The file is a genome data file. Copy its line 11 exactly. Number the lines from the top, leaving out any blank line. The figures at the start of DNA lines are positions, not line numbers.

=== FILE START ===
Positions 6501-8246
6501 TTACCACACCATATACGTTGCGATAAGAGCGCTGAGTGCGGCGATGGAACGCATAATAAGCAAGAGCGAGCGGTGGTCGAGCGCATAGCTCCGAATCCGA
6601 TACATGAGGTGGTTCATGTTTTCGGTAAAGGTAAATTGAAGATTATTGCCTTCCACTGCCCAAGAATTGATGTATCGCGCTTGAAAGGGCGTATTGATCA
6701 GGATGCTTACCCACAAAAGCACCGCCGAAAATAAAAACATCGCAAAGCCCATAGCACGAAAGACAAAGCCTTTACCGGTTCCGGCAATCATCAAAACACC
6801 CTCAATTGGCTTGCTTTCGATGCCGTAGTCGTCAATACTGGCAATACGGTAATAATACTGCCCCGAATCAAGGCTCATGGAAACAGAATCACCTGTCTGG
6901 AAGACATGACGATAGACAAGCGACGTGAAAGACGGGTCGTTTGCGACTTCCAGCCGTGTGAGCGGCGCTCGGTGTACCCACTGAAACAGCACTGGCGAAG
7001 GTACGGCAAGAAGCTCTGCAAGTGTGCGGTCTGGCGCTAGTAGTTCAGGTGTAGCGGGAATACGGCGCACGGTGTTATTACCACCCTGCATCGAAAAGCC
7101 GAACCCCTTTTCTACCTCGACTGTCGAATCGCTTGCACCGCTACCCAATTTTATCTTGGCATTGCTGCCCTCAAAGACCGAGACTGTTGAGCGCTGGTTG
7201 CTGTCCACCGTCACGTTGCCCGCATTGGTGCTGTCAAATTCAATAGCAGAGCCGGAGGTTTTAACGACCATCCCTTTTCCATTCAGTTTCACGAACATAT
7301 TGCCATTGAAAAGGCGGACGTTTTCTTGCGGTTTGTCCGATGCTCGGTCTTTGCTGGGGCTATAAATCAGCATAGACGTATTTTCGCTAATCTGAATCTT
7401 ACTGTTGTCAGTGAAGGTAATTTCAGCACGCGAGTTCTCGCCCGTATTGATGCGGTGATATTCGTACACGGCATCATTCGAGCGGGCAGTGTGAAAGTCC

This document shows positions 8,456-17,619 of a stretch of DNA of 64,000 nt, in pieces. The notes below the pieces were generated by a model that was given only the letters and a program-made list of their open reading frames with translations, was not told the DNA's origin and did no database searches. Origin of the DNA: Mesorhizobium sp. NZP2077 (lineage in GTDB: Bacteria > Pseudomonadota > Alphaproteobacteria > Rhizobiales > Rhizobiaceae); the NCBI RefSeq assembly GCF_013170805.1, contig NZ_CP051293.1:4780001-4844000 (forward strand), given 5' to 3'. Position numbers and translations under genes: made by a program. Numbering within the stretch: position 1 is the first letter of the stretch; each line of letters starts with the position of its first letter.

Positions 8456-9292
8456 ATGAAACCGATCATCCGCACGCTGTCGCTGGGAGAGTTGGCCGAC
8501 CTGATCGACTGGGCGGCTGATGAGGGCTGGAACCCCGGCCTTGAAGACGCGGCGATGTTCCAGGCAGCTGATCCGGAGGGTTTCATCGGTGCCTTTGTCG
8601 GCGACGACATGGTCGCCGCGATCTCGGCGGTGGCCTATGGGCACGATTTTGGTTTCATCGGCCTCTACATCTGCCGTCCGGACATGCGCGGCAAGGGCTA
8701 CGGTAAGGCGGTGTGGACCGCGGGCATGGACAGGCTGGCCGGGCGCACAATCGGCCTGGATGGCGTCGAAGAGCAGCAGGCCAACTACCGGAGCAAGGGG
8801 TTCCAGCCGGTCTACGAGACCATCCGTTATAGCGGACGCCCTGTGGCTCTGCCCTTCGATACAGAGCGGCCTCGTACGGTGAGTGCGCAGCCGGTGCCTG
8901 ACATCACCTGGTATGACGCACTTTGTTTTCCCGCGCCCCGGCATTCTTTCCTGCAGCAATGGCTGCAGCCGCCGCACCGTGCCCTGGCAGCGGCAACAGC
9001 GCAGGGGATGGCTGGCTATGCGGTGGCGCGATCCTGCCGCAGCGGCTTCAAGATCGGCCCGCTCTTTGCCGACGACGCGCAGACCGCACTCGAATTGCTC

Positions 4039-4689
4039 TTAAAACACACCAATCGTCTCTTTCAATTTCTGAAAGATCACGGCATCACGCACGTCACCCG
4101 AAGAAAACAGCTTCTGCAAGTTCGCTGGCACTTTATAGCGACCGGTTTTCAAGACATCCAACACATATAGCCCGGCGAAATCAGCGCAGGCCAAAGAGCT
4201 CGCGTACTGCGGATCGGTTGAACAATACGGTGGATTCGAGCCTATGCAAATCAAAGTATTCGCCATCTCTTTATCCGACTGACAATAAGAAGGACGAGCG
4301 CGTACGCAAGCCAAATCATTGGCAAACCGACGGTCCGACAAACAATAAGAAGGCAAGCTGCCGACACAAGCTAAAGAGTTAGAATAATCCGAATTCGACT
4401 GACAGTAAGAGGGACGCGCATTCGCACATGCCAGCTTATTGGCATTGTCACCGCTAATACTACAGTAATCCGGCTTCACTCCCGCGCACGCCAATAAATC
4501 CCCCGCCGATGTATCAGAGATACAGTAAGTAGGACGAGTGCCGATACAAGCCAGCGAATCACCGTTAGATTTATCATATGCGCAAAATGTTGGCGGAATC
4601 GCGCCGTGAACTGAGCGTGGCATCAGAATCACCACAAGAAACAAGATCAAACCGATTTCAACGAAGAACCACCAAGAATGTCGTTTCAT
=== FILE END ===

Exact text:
7401 ACTGTTGTCAGTGAAGGTAATTTCAGCACGCGAGTTCTCGCCCGTATTGATGCGGTGATATTCGTACACGGCATCATTCGAGCGGGCAGTGTGAAAGTCC